I don't really want to blog about this. It's such an ugly topic. And after you read this post, you are going to want to take a bath. But I promise, there will be a silver lining at the end.
Politics can be so ugly. In fact, it is probably a fair and even generous adjective to put to the word politics. And this current U.S. election isn't any different. Right now in the press, there is so much mud slinging that it makes me feel sick. The two major party candidates are so far off the rails that it makes it almost impossible to endure the topic. Even worse, I am watching friends get sucked deeply into the rhetoric on either side.
First, my political position: I will admit that I am conservative. To give things a bit more clarity, I like to think I am none of the following...
By making that list, I am not accusing ANYONE of being any of those things, including the DNC or the GOP, or any of their followers. Having said that, people say stupid, ignorant stuff from time to time, and I do not condemn them. Here is a short list of stuff I like to imagine I am...
- Hard working
If you are a DNC or GOP American, I would give you the benefit of the doubt that you might feel you are or are not some or all of those things too, respectively. So, for the next five minutes, stop pointing your finger across the political aisle and take a break from vilifying your political anti-doppelganger. Stop ranting about how your worldview values those things and the "other guy" doesn't (again - if you hear your political party telling you they are special and the other guy isn't, and you are buying that hook-line-and-sinker, then... take a break and open up your brain for these few minutes).
Right now Hillary Clinton and Donald Trump are full-on fighting like crazy to get your attention so you will vote for them. At the same time, they are trying to bury each other, and they are attempting to disqualify the other candidate, painting such a gloriously bad picture of them that you would feel unethical even throwing your vote that direction (more on that later). The biggest disqualifying label at the moment is... you are a racist!
They aren't calling you a racist. They are calling each other racist. Why are they doing that? Are they both racists? Get ready to feel dirty.
Are They Racist? What they've said
First, I want to leave out the stories I am aware of where other people near the candidate said something racist or seemed racist. Affiliation is dangerous criteria. For example, one could say "David Duke endorses Trump. He would only endorse another fellow racist," or "When Hillary ran for President in 2008, Bill Clinton said of Barack Obama, 'A few years ago, this guy would have been getting us coffee'. Only a racist like Hillary would marry a racist like Bill." Instead, I am going to focus on stuff the candidates have personally said or what they have done.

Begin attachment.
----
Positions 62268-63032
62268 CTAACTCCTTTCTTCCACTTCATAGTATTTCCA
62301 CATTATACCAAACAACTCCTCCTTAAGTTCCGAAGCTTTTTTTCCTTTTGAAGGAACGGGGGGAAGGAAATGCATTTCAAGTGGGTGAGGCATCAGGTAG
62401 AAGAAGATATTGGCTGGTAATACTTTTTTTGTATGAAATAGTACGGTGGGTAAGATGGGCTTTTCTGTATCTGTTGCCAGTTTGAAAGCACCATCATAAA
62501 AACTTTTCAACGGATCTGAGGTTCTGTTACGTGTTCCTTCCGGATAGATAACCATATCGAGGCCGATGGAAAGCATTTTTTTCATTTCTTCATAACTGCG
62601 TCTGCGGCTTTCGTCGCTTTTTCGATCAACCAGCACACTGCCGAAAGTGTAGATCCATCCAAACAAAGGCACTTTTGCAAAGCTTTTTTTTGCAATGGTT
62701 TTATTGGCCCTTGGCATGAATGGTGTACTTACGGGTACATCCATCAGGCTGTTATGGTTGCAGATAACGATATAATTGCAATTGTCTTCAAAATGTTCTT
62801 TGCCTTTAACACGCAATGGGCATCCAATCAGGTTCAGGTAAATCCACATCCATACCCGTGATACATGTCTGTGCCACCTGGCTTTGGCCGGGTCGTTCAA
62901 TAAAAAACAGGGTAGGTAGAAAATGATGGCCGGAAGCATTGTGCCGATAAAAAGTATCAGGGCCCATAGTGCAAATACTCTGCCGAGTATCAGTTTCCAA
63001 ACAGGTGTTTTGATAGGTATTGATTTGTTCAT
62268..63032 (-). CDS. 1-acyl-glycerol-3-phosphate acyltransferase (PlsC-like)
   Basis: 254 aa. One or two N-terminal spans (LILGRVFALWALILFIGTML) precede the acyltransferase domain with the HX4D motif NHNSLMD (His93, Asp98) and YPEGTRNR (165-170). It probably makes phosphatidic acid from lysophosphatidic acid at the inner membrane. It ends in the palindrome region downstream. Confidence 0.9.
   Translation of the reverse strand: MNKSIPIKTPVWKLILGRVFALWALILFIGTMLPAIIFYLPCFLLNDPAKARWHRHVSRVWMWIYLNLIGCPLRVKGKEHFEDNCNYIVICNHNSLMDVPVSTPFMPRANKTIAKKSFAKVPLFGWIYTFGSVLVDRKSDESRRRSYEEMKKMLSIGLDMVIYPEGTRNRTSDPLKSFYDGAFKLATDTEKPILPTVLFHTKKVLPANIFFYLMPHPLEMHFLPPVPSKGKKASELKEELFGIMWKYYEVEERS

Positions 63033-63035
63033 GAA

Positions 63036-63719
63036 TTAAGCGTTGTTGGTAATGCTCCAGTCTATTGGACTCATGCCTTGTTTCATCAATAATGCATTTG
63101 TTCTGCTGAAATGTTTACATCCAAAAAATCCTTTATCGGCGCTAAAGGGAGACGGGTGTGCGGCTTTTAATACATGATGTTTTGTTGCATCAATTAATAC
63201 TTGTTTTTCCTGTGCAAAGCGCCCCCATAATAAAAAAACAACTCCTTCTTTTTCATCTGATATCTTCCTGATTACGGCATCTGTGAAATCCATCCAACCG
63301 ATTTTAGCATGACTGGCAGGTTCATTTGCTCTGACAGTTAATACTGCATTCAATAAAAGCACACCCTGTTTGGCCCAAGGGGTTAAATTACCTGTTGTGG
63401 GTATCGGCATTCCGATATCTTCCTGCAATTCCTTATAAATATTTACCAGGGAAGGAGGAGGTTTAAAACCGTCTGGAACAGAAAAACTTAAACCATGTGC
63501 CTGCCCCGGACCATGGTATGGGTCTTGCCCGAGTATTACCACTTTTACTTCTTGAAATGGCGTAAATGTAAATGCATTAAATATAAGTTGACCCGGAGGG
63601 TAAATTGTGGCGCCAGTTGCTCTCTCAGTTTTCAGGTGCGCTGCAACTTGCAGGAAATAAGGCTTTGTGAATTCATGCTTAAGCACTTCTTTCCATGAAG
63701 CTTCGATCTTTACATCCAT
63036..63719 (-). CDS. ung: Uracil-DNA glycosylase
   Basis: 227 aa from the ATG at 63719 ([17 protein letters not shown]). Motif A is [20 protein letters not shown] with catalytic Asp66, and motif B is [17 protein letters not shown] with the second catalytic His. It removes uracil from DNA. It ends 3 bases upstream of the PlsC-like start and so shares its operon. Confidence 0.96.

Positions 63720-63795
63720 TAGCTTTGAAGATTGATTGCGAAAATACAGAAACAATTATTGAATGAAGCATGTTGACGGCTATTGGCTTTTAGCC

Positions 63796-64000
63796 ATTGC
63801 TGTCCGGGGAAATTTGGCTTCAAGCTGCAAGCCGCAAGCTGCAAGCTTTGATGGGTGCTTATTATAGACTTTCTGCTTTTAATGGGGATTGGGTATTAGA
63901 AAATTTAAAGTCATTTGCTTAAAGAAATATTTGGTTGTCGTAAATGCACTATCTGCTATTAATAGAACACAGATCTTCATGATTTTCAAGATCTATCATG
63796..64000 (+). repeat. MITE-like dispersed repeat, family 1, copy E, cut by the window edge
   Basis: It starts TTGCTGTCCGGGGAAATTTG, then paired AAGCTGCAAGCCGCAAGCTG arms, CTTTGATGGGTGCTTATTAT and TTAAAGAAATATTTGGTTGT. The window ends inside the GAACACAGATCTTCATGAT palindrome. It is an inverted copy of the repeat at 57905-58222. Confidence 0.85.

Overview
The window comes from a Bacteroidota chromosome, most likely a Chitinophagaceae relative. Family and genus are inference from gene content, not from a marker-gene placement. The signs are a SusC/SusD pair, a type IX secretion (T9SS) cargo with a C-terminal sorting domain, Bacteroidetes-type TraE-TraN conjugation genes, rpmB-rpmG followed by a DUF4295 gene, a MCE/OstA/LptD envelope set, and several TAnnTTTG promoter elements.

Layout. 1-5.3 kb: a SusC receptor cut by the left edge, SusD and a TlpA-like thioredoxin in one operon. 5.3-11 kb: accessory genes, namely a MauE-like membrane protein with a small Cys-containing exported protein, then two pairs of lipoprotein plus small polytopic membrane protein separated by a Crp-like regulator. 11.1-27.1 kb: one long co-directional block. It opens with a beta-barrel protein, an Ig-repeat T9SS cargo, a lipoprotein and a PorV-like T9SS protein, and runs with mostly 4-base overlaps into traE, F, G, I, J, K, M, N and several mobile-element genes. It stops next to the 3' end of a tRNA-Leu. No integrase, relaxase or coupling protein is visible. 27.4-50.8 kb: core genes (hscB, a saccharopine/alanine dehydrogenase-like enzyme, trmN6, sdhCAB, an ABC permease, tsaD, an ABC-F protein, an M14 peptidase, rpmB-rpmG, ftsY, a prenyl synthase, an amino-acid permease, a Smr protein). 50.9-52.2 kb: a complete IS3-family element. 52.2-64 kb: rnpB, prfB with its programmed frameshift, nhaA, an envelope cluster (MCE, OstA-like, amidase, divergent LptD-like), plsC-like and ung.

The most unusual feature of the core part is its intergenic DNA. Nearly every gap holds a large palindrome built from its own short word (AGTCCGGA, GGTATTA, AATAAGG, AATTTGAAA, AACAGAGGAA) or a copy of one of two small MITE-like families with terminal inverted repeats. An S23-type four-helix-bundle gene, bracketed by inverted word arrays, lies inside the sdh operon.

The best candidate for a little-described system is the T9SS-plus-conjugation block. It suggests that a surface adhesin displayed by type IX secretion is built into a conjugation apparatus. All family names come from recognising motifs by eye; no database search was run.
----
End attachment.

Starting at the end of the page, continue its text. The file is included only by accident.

Firstly, both candidates have a long history in the press, and both candidates are dragging skeletons out of closets as far back as the 1970s. I can't find nearly as many quotes as I can find actions from either of them that people felt were racist. So first, let's look at quotes.
- "(Federal Judge Gonzalo Curiel presiding over a class action suit regarding Trump University) is a Mexican. We're building a wall between here and Mexico. The answer is, he is giving us very unfair rulings - rulings that people can't even believe."
- (In reference to minorities) "the Hispanics", "the Muslims", "the Blacks"
- (During a visit to the U.S. - Mexican border) "I'll take jobs back from China, I'll take jobs back from Japan. The Hispanics are going to get those jobs, and they're going to love Trump."
- (In 1993, in response to talking about how a casino he would build could compete with a local Tribal American casino) "They don't look like Indians to me... They don't look like Indians to Indians."
- "When Mexico sends its people, they're not sending their best. They're not sending you. They're not sending you. They're sending people that have lots of problems, and they're bringing those problems with us. They're bringing drugs. They're bringing crime. They're rapists. and some, I assume, are good people."
- (After Bill Clinton lost his election to a senate seat, she called Bill's campaign manager) "F**king Jew Bastard" (verifiably witnessed by multiple people)
- (As First Lady, talking about young black men, likening them to dogs) "Super-predators...We have to bring them to heel."
- (Senator Hillary Clinton in a speech, leading up to a quote of civil rights icon Gandhi) "I love this quote. It's from Mahatma Gandi. He ran a gas station down in St. Louis for a couple of years. Mr. Gandhi, do you still go the gas station?"
- (Senator Hillary Clinton about U.S. - Mexico border issues, 2005) "I am adamantly against illegal immigrants."
- (November 2015 - Hillary called people who are here in the U.S. illegally) "Illegal aliens."
Are They Racist? What they've done
At this point, I am going to list just a couple stories from both candidates that outline events that people have decided are evidence of bigoted behavior. This is where most of the "facts" of racism exist for most people. To fairly evaluate such a thing, it requires that you look at the event, listen to two sides of a story, and then you have to take that event and decide if it identifies them as racist individuals. Most people aren't doing that. They only know the stories from the point of view of the people slinging mud.
- The Cinco deMayo taco bowl. Trump was brought a taco bowl by someone on his political team, from the restaurant in the Trump Tower building in Manhattan. A picture of him eating the food was posted to social media and people felt that eating the taco bowl and associating that with Mexican Americans was racist and pandering.
- All lives matter. Trump, during a speech at a Virginia rally, was interrupted by a number of Black Lives Matter protesters. In response, from the microphone, he announced "All lives matter."
- Obama not born in the U.S. (This story gets a lot of play) Trump, for a very long time, questioned whether or not Obama was actually born in the U.S. MSNBC famously insisted that the question was a "racist insinuation."
- Wants to build a wall. The notion of building a wall between the U.S. and Mexico has, for a very long time, been deemed racist by motivation.